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Many of us have fond memories of student teachers from our time in K-12 education. These students and aspiring educators joined our classrooms — and for several months, did the work of a full-time teacher, from planning lessons to managing the class on a day to day basis.
But what many students who have spent time learning from student teachers may not know is that those student teachers were not paid for their work.
In a time when people across the country are calling for an end to exploitative unpaid internships and we’re seeing increased efforts to provide paid apprenticeships in various trades, student teachers have been largely left out of the conversation. It’s time for that to change. People deserve to be paid fairly for their labor, and student teachers are no exception.
Paying student teachers fairly would be a good thing in and of itself, but it would also have far-reaching positive effects on public education as a whole. Michigan is currently facing a dire teacher shortage that has only been worsened by the pandemic, and we should be doing everything we can to ensure teaching is a profession people want to enter.
Of course, paying student teachers is just one of many changes needed to fix such a complex problem, but it certainly would help. By recognizing student teaching as a job instead of forcing would-be teachers to work for free, we could start these young professionals off on the right foot and show that their work is valued — and, most importantly, ensure they can support themselves while they finish up school and prepare to enter the workforce.
Paying student teachers would also help us take a crucial step toward a more diverse pool of teachers in Michigan’s public schools. According to state education data, more than 30% of Michigan’s students are students of color, but teachers of color account for less than 10% of teachers. We must work to close that gap, and that means removing some of the barriers that keep people from deciding to become teachers.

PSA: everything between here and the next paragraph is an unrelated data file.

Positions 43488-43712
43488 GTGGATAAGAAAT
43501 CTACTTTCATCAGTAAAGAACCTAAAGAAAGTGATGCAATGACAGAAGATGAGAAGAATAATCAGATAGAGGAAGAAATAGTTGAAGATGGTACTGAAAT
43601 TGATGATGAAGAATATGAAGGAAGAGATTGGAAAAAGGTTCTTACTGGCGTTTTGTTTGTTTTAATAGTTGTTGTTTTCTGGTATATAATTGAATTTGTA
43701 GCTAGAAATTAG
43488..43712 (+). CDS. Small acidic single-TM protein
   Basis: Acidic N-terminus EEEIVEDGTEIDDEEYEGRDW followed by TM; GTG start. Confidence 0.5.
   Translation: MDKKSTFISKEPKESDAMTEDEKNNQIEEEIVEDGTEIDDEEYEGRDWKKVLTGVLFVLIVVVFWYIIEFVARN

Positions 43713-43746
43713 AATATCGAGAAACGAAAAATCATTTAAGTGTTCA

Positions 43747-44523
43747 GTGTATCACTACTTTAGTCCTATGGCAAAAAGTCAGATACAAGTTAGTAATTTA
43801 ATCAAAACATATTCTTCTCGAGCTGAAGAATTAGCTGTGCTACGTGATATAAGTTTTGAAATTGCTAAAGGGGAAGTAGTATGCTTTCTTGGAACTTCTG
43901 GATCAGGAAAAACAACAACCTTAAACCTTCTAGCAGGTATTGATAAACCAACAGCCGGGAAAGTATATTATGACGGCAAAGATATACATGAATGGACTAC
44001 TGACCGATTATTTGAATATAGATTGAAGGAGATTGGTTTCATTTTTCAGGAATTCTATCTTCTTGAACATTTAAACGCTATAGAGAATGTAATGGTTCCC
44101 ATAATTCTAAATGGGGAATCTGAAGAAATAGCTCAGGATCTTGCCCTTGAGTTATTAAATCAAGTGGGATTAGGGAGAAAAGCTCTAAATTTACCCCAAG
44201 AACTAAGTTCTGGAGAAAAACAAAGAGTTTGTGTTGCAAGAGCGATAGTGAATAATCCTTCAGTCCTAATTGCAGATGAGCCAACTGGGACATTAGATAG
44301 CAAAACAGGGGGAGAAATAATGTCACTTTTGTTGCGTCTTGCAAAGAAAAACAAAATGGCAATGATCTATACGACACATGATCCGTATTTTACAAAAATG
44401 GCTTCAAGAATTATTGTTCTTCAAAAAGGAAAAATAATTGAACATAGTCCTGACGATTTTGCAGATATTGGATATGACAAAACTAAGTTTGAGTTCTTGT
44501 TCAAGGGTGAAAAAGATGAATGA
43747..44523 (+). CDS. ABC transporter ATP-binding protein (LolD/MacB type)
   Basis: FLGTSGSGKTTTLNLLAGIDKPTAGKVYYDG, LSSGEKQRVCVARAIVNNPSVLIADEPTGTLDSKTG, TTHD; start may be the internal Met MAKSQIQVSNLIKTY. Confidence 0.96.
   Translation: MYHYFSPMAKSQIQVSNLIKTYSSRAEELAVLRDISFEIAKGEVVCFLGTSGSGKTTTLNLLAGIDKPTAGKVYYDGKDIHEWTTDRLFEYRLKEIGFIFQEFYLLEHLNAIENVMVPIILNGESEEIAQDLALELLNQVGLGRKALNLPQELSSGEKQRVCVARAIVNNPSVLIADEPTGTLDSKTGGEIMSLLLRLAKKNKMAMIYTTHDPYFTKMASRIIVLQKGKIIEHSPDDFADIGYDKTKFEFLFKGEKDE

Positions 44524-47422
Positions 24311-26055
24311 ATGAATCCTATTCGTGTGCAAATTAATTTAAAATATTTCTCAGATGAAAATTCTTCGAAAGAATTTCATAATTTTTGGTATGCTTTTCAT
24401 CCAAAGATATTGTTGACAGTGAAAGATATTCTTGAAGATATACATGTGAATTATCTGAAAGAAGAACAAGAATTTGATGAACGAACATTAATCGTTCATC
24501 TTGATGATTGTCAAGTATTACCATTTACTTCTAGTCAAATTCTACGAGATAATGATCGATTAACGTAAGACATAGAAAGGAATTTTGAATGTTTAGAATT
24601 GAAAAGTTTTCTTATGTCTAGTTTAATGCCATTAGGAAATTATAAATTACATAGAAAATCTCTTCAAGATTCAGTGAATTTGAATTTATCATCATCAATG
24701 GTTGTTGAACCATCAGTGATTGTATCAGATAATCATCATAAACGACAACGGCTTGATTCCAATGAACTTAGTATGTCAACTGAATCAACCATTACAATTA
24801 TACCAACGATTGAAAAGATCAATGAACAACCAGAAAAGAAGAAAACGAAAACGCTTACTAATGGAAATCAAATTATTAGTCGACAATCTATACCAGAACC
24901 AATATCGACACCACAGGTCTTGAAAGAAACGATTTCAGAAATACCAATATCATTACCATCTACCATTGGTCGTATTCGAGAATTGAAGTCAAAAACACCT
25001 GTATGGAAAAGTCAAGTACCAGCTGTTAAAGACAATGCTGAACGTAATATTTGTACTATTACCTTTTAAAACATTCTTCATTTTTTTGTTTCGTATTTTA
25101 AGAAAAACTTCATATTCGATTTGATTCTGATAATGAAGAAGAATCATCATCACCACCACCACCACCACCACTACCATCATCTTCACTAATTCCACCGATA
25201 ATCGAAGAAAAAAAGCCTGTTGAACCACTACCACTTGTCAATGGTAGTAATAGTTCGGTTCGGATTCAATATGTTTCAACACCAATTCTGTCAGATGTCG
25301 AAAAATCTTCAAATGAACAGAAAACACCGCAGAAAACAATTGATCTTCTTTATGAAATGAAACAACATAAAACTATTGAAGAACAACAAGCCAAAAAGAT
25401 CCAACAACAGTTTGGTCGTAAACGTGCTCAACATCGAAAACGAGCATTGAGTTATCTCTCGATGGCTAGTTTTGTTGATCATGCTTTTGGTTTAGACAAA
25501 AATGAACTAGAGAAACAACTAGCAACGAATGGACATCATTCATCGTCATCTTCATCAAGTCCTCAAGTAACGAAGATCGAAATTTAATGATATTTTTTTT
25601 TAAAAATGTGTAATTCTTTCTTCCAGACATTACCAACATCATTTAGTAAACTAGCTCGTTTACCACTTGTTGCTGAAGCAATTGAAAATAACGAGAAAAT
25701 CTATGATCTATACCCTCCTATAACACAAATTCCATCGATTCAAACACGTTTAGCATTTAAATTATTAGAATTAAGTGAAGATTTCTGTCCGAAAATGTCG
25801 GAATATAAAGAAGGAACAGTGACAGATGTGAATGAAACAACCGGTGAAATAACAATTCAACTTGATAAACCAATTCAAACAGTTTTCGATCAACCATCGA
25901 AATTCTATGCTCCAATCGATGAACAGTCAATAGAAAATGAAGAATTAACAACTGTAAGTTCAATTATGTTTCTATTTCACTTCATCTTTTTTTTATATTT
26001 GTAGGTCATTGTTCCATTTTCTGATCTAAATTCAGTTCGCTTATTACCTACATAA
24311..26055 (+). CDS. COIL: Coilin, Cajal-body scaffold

It’s no secret that college is expensive, and that educators are frequently underpaid and overworked. Young people know this, and these unfortunate facts often lead talented students who could become great teachers toward other career paths instead. Adding what amounts to a full-time unpaid internship to their college workload effectively shuts out students from low-income families who can’t afford to pay their bills without an income.
In Michigan and across the country, skilled trades and their unions are taking steps to provide education and training to strengthen the workforce. Take, for example, the Michigan Regional Council of Carpenters and Millwrights, who last year opened a new training center to house skilled apprenticeships — and, of course, these apprentices are paid for their work while they develop their skills. Programs like this are a no-brainer — they’re good for workers, good for professions, and good for the economy.
It’s past time for our public education system to follow that lead. Student teachers already do great work in classrooms across the state. They deserve to be compensated fairly — both because it will alleviate undue stress and curb the need for an additional job to pay the bills, and because it’s simply the right thing to do.
By changing this outdated practice, we can begin to address the teacher shortage and set new teachers and their students up for success.
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